Posts Tagged ‘public transportation ridership’

Public Transit Ridership Down in 3rd Quarter 2018

January 15, 2019

The American Public Transportation Association said that there were 2.5 billion trips on public transportation systems during the third quarter of 2018, which was down 1.75 percent compared with ridership in third-quarter 2017 ridership.

Year over year, rail ridership was down on heavy- and light-rail systems, but up by 0.7 percent  on commuter-rail systems.

In a news release APTA said more than half of commuter railroads posted ridership increases in the third quarter.

“In order to increase mobility options, public transit systems are increasing frequency, improving routing, experimenting with fare changes, and engaging in partnerships to offer the best service possible to meet customers’ needs,” said APTA President and Chief Executive Officer Paul Skoutelas.

Commuter railroads logged a combined ridership of 126.6 million trips during the third quarter, with 18 of 31 them reporting increases.

Commuter-rail systems that logged double-digit ridership increases in the quarter included Orlando, Florida, (70 percent); San Rafael, California, (65.8 percent); and Stockton, California, (10.5 percent).

Ridership on heavy-rail systems (subways and elevated trains) fell 2.4 percent to about 916.3 million trips in the quarter compared with a year ago. Increases were registered in Philadelphia (7.8 percent); San Juan, Puerto Rico (6.4 percent); Miami (5.9 percent); Atlanta, (1.4 percent); and Lindenwold, New Jersey (0.1 percent).

On light-rail systems (modern streetcars, trolleys and heritage trolleys), ridership in the quarter dipped 3.6 percent to 133.2 million trips compared with the year-ago period. However, ridership grew in only eight out of 27 systems. Agencies that reported double-digit light-rail ridership gains were Charlotte, North Carolina, (55.3 percent); Seattle-King County Metro (21.6 percent); Hampton, Virginia, (11.5 percent); and Houston (10.8 percent).

Public Transit Use Rose to 58-Year High in 2014

March 10, 2015

The 10.8 billion trips taken on public transit in 2014 was the highest ridership level in 58 years, the American Public Transportation Association said on Monday. The figures included ridership on rail systems.

“Some public transit systems experienced all-time record high ridership last year,” said APTA Chair Phillip Washington. “This record ridership didn’t just happen in large cities. It also happened in small and medium size communities.”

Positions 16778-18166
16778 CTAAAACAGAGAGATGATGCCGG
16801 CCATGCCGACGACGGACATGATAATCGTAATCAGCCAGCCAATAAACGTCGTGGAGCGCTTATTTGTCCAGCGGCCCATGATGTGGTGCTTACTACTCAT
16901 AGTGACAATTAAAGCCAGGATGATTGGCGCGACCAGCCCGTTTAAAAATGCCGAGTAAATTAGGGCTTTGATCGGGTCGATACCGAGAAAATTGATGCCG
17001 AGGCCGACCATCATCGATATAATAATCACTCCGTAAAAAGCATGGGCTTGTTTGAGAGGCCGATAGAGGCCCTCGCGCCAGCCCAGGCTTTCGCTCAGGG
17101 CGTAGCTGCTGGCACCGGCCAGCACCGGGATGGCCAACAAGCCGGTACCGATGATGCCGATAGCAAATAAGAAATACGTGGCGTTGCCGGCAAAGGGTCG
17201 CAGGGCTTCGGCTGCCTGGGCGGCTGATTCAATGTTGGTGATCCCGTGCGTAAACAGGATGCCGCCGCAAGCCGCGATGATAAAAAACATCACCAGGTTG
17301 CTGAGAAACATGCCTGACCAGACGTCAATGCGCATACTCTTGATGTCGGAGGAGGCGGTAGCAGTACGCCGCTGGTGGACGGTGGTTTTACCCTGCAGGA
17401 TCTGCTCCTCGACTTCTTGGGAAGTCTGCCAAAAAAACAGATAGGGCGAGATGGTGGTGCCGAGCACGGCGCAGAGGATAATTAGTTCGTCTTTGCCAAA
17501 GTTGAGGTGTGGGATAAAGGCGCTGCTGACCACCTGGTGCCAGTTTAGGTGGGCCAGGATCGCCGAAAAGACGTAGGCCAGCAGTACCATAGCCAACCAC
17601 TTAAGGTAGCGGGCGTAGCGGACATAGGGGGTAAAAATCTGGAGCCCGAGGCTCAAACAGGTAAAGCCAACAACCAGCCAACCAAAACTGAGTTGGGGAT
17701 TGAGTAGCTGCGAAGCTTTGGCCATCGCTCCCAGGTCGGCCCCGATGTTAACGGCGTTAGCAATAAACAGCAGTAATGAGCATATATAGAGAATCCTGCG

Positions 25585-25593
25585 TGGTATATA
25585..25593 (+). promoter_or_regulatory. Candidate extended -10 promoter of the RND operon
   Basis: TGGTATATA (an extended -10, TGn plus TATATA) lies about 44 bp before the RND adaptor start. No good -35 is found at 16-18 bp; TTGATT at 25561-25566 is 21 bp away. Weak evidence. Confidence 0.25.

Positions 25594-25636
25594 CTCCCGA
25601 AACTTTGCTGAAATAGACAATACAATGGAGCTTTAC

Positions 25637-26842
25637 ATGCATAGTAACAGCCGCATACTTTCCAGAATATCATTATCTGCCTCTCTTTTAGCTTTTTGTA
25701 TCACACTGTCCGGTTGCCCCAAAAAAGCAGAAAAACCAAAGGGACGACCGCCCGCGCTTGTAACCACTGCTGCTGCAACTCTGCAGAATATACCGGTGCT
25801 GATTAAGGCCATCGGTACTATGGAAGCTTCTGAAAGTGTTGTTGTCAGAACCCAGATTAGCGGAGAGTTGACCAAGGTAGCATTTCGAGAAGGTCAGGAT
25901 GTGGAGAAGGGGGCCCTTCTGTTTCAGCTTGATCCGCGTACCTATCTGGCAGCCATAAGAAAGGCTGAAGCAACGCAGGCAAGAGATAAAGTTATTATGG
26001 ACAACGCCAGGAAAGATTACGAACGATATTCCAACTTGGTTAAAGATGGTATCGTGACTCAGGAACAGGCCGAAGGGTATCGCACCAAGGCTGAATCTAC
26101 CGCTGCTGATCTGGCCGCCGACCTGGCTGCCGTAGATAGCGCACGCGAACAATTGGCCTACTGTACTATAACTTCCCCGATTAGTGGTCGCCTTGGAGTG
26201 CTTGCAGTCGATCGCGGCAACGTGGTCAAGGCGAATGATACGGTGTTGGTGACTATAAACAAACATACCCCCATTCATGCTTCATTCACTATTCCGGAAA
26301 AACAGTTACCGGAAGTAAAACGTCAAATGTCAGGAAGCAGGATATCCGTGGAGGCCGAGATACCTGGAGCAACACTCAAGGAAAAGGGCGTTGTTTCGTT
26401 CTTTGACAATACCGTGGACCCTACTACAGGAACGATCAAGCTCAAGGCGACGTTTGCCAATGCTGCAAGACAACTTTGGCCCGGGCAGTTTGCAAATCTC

APTA said that the gains came despite a decline of the price of gasoline of 42.9 cents in the fourth quarter.

“Despite the steep decline in gas prices at the end of last year, public transit ridership increased. This shows that once people start riding public transit, they discover that there are additional benefits besides saving money,” said APTA President and CEO Michael Melaniphy.

“People are changing their travel behavior and want more travel options,” Melaniphy said. “In the past people had a binary choice. You either took public transit, most likely a bus, or you drove a car. Now there are multiple options with subways, light rail, streetcars, commuter trains, buses, ferries, cars, and shared use vehicles.”

APTA said that from 1995 to 2014, public transit ridership increased by 39 percent, almost double the population growth, which was up 21 percent. The estimated growth of vehicle miles traveled was 25 percent.

Light rail (modern light rail, streetcars, trolleys, and heritage trolleys) ridership increased 3.6 percent in 2014, with 16 out of 28 public transit systems reporting increases.

Heavy rail (subways and elevated trains) ridership increased by 3.3 percent with eight out of 15 public transit systems reported increases.

Overall regional rail (termed by APTA as “commuter rail”) ridership rose 2.9 percent in 2014, as 22 out of 28 public transit systems recorded gains.

Bus ridership decreased nationally by 1.1 percent. However, in small and medium size population groups, bus ridership saw percentage increases of 2.0 and 0.5, respectively.

Demand (paratransit) ridership increased in 2014 by 0.2 percent while trolleybus ridership declined by 2.8 percent.